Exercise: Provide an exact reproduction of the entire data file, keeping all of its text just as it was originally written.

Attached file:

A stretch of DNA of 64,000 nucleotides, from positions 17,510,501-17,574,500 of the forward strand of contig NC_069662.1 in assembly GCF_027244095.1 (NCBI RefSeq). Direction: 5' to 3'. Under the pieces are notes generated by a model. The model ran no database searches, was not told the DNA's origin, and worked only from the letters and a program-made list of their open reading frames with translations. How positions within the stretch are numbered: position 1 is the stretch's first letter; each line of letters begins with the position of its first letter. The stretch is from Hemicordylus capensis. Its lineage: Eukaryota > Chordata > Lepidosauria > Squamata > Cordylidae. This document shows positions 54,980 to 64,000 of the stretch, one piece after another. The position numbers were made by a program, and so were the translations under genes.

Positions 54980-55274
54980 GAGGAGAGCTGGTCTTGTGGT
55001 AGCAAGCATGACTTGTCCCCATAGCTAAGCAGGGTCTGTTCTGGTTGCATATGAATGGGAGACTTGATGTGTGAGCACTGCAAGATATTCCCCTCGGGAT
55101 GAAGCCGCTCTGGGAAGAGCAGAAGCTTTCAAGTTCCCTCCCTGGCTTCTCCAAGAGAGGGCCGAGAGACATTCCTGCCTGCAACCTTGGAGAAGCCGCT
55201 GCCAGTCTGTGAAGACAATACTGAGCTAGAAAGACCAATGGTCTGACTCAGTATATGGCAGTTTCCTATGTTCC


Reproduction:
A stretch of DNA of 64,000 nucleotides, from positions 17,510,501-17,574,500 of the forward strand of contig NC_069662.1 in assembly GCF_027244095.1 (NCBI RefSeq). Direction: 5' to 3'. Under the pieces are notes generated by a model. The model ran no database searches, was not told the DNA's origin, and worked only from the letters and a program-made list of their open reading frames with translations. How positions within the stretch are numbered: position 1 is the stretch's first letter; each line of letters begins with the position of its first letter. The stretch is from Hemicordylus capensis. Its lineage: Eukaryota > Chordata > Lepidosauria > Squamata > Cordylidae. This document shows positions 54,980 to 64,000 of the stretch, one piece after another. The position numbers were made by a program, and so were the translations under genes.

Positions 54980-55274
54980 GAGGAGAGCTGGTCTTGTGGT
55001 AGCAAGCATGACTTGTCCCCATAGCTAAGCAGGGTCTGTTCTGGTTGCATATGAATGGGAGACTTGATGTGTGAGCACTGCAAGATATTCCCCTCGGGAT
55101 GAAGCCGCTCTGGGAAGAGCAGAAGCTTTCAAGTTCCCTCCCTGGCTTCTCCAAGAGAGGGCCGAGAGACATTCCTGCCTGCAACCTTGGAGAAGCCGCT
55201 GCCAGTCTGTGAAGACAATACTGAGCTAGAAAGACCAATGGTCTGACTCAGTATATGGCAGTTTCCTATGTTCC